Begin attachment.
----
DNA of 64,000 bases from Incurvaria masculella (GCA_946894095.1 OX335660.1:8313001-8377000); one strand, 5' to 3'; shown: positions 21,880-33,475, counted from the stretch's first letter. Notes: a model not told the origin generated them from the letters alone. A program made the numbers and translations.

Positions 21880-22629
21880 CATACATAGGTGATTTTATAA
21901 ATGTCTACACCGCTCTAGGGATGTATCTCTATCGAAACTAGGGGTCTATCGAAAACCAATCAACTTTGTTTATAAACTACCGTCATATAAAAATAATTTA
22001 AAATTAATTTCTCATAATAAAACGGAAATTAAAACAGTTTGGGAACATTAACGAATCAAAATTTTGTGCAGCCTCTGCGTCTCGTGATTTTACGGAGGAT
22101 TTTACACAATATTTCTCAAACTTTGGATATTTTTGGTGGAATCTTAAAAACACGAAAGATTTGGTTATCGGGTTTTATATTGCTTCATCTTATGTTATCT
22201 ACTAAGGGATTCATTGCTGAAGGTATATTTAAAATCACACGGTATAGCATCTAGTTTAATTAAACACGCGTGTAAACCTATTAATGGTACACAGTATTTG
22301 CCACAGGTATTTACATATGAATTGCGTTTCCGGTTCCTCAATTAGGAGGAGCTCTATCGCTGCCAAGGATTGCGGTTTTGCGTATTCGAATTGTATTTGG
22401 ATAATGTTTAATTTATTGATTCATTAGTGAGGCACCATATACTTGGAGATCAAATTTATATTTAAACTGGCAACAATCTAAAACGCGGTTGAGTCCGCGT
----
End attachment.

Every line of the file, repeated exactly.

DNA of 64,000 bases from Incurvaria masculella (GCA_946894095.1 OX335660.1:8313001-8377000); one strand, 5' to 3'; shown: positions 21,880-33,475, counted from the stretch's first letter. Notes: a model not told the origin generated them from the letters alone. A program made the numbers and translations.

Positions 21880-22629
21880 CATACATAGGTGATTTTATAA
21901 ATGTCTACACCGCTCTAGGGATGTATCTCTATCGAAACTAGGGGTCTATCGAAAACCAATCAACTTTGTTTATAAACTACCGTCATATAAAAATAATTTA
22001 AAATTAATTTCTCATAATAAAACGGAAATTAAAACAGTTTGGGAACATTAACGAATCAAAATTTTGTGCAGCCTCTGCGTCTCGTGATTTTACGGAGGAT
22101 TTTACACAATATTTCTCAAACTTTGGATATTTTTGGTGGAATCTTAAAAACACGAAAGATTTGGTTATCGGGTTTTATATTGCTTCATCTTATGTTATCT
22201 ACTAAGGGATTCATTGCTGAAGGTATATTTAAAATCACACGGTATAGCATCTAGTTTAATTAAACACGCGTGTAAACCTATTAATGGTACACAGTATTTG
22301 CCACAGGTATTTACATATGAATTGCGTTTCCGGTTCCTCAATTAGGAGGAGCTCTATCGCTGCCAAGGATTGCGGTTTTGCGTATTCGAATTGTATTTGG
22401 ATAATGTTTAATTTATTGATTCATTAGTGAGGCACCATATACTTGGAGATCAAATTTATATTTAAACTGGCAACAATCTAAAACGCGGTTGAGTCCGCGT